But when a single mother and her nine-year-old son move in across the street, Edward’s timetable comes undone. Over the course of a momentous 600 hours, he opens up to his new neighbors and confronts old grievances with his estranged parents. Exposed to both the joys and heartaches of friendship, Edward must ultimately decide whether to embrace the world outside his door or retreat to his solitary ways.
Heartfelt and hilarious, this moving novel will appeal to fans of Daniel Keyes’ classic Flowers for Algernon and to any reader who loves an underdog.
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Customer ReviewsMost Helpful
By Ian on 12-03-14
Heartwarming and humane
When we meet Edward, at 39 years of age (well, 39 years and (about) 280 days) at the beginning of the novel, we see that his routines have paved the way to a life that is filled with routine, devoid of challenges, but ultimately isolating. He has no friends, and has a particularly strained relationship with his father, a wealthy local politician who pays all of Edward’s living expenses but keeps him at a distance, physically and emotionally, unable to come to terms with his illnesses. However, during the 600 hours - 25 days (count them – I did) I spent with him, Edward is shaken out of his routines by events, both happy and poignant, that force him to re-examine his carefully-controlled life. He tries online dating; he begins interacting with his new neighbors, a single mother, Donna, and her 9-year-old son, Kyle. Ever so slowly, Edward starts to connect with other people. Not every interaction goes smoothly – online dating is different from ‘more traditional’ dating - but over the course of the 600 hours, we start to see a transformation (I love the word ‘transformation’) in Edward. His relationship with the Donna and Kyle shows signs of developing into a meaningful friendship. The nightly letters of complaint (none of which, on the advice of his therapist, are ever sent,) start to become more reflections than complaints. And all the while, Edward slowly, on his own terms, makes his way into a society that he has avoided for so long.
Craig Lancaster builds Edward’s character through spare, straightforward prose that keeps the story well-paced and readable, and adds just the right amount of emotion, so that by the end, we are rooting for Edward and the remarkable 600-hour journey he has made, and that we seem to have made with him.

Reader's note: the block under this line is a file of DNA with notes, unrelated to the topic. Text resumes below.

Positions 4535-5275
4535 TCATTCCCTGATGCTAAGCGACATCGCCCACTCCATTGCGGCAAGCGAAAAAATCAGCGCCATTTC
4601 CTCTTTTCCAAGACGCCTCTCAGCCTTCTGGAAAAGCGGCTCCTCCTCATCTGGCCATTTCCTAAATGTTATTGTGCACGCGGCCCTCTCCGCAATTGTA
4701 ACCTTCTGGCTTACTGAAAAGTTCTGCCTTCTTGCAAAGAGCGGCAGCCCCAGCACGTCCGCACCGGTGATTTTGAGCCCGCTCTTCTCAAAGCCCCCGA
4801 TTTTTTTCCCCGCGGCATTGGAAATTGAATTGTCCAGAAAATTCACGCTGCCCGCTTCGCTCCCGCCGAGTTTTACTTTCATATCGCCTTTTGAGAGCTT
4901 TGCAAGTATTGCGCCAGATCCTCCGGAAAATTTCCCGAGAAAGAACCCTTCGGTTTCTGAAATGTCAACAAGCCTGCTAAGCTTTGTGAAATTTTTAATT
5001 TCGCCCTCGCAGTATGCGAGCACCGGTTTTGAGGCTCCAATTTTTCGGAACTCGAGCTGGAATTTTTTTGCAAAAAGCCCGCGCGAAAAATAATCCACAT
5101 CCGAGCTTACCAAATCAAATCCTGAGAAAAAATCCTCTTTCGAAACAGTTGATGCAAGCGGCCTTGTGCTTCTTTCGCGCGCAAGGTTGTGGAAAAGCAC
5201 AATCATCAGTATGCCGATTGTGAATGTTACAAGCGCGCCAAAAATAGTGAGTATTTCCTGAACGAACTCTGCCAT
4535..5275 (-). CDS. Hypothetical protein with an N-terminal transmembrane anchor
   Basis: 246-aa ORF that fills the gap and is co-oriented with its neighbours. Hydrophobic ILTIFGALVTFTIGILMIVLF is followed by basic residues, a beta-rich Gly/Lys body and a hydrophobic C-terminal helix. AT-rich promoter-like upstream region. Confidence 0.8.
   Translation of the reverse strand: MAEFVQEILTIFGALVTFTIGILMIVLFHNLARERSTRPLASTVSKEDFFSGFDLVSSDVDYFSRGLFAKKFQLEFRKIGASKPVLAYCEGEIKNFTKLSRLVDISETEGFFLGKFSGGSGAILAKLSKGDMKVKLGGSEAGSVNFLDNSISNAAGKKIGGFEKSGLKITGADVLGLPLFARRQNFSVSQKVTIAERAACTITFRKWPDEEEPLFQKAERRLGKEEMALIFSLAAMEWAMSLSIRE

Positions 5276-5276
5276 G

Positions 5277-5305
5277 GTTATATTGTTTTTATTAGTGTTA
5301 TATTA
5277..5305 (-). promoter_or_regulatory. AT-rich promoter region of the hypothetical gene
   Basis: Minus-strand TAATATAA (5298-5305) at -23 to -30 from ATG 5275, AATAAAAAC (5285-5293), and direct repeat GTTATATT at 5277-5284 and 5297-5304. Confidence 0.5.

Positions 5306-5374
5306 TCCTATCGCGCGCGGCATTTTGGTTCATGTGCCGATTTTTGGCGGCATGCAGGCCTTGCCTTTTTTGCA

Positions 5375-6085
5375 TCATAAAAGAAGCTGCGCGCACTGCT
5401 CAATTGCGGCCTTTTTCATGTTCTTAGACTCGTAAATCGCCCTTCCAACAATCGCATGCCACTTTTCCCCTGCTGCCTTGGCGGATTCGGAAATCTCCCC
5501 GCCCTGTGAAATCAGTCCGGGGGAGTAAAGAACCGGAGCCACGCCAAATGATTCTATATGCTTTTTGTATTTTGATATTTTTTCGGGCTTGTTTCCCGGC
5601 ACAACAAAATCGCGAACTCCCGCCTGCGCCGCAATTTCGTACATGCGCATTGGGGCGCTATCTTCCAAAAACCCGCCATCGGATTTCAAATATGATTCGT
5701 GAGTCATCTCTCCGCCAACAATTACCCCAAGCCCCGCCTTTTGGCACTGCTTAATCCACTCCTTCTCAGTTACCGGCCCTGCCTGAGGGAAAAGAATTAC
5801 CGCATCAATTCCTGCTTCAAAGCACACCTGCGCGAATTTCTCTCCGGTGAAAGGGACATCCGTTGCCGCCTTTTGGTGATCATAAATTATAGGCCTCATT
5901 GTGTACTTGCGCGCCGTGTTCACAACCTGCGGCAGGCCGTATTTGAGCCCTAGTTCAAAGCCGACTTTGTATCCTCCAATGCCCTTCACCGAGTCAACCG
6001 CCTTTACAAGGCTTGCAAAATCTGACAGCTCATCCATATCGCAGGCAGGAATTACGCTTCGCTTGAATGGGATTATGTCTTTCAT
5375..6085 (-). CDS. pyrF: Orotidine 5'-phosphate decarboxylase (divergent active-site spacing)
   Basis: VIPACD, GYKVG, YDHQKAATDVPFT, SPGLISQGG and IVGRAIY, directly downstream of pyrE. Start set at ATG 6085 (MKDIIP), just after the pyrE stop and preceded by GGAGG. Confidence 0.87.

The narration in this wonderful tale is magnificently done, with the voice of Edward in all his moods and reflections, of the different people with whom he interacts capturing a world that is both engaging and fulfilling.
2 of 2 people found this review helpful
By Vanessa on 16-06-16
I have listened to this and the second book in the series - very rarely do I laugh out loud when listening to a book - I literally laughed until tears appeared!
A wonderful story - well written but I am sure the narration added something more to the books - I am in love with Luke Daniels!
1 of 1 people found this review helpful
Customer ReviewsMost Helpful
By Lulu on 27-08-12
A Very Good Book with a Very Difficult Hero
I cannot say exactly what made this book so special. The author uses a narrative tool that has been used fairly frequently recently and uses it very well. The main character's developmental problems are often trivialized as nothing more than idiocynracies or quirks in other books. This book treats the psychological problems of Edward quite seriously. And yet he uses them to slowly let you meet then understand Edward and the people who inhabit his life, those that are real and those that live in Edward's favorite TV show.
The lessons Edward learns as he slowly and belatedly grows up, the hurts he suffers, the irrational habits he cannot help, the relationships he struggles with, the slights he feel that always result in complaint letters, all of them help you understand a very complicated man. The author understands his character and uses these tools to help you understand him as well.
The narrator does a great job, although I would swear that Sam Elliott steps in and does the voice of Edward's father.
I really recommend this book. It is complex, layered, detailed and yet really, quite simple.
75 of 77 people found this review helpful
By george on 03-10-12
Surprisingly entertaining and witty.
I always fear (and sometimes avoid) stories that have disability or impairment as central to the theme because of the tendency authors have to turn every person with disability into a life affirming angel or a sex crazed villain - and not much in between.
However, knowing a little about OCD I was well prepared.
What I wasnt prepared for was how well the topic was presented and how interestingly the main character was portrayed. Edward very quickly became a person I would gladly live next door to. Craig Lancaster has written a wonderful story for his first novel. Lets hope for more.
37 of 38 people found this review helpful